Local Hosting – Web Development
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Local Hosting – Web Development


So another kind of big classic questions I’ve been
seeing in the forum’s lecture is hosting. Specifically people want to know if you’re not using
Google App Engine, what else should I do? Or why should you use Google App
Engine instead of the alternatives. So let’s talk about each of those. The first
option is to run your website locally. And this basically means run this out of a machine
that’s in your house, or in your dorm room, or it’s your everyday computer–the same
machine you might be developing, which works fine for this class. Basically, the website doesn’t
have to be on all the time. It just has to be on while your submitting
your homeworks and that’s it. For almost every other use case,
it doesn’t really make sense. Some of the big drawbacks are–it’s not always on. The Internet doesn’t go to sleep
neither should your website. It’s not always accessible. By that, I mean your
Internet may be broken or power goes down. There’s lots of–you’re running in the house.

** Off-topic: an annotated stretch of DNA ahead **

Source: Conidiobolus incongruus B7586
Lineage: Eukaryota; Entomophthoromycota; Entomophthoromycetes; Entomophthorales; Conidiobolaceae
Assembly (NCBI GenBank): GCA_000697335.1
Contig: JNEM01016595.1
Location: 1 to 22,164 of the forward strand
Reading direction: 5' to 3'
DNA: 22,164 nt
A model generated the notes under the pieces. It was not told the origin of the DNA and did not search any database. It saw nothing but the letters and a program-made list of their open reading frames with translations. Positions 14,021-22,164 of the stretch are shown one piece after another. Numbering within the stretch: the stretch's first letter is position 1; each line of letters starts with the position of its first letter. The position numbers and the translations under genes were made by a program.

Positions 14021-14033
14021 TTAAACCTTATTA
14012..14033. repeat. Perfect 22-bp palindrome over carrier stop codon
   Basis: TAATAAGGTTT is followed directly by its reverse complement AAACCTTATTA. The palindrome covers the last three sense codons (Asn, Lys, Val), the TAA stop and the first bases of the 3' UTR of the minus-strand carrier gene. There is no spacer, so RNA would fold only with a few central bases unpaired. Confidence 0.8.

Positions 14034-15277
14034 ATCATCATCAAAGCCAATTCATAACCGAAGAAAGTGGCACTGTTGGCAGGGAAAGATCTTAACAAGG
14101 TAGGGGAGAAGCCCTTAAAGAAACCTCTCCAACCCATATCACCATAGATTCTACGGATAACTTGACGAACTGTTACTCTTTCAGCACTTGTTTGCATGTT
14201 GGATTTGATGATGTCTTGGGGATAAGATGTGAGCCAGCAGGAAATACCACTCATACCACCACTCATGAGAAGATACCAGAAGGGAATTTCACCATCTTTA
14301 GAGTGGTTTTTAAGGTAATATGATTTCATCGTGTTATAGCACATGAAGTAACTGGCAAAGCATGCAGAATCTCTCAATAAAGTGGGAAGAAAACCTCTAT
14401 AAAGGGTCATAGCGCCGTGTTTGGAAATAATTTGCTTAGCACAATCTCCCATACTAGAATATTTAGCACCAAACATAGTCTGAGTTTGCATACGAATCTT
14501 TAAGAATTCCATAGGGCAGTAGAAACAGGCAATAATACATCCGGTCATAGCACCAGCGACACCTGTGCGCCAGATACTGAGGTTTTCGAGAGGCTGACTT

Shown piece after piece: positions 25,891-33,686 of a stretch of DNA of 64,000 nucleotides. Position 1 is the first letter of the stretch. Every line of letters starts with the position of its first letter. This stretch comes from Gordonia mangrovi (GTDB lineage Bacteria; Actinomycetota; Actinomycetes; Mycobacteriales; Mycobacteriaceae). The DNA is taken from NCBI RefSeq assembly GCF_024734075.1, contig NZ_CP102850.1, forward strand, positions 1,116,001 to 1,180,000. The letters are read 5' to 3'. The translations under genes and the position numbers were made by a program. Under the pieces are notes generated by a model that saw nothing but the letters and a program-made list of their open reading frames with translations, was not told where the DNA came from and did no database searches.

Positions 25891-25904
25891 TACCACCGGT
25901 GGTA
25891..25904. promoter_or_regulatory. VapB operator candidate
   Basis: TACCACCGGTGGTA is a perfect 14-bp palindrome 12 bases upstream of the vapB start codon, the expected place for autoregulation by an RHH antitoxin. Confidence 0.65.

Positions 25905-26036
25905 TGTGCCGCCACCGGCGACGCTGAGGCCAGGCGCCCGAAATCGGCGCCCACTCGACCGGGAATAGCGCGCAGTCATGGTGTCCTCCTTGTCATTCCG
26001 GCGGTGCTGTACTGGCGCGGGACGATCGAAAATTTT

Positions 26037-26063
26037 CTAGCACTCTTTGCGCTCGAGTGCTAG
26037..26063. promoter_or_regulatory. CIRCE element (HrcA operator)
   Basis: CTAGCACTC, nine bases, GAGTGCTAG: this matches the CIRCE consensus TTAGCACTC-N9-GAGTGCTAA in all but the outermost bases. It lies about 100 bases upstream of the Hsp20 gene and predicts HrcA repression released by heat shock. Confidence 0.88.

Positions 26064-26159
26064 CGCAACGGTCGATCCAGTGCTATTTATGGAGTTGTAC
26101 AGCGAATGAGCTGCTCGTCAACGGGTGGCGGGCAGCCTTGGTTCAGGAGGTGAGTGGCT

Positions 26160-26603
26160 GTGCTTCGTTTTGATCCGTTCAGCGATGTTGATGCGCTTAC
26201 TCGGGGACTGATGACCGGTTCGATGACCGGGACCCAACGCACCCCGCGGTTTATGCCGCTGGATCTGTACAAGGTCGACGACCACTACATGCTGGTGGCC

It’s not a data center. So there’s lots of things that can go wrong.
Your IP may change. Depending on your hosting provider, you may
need to pay extra for what’s called a static IP, and this is an IP that you have to
pay extra for so your IP address. Basically, the location of your machine
on the Internet doesn’t change. Because you want to have a name
for your website–domain name– and that domain matches to an IP. If your IP changes all the time, which it does with
most Internet connections, it won’t work out. Now there’s technologies to work around this
but probably won’t have a static IP.

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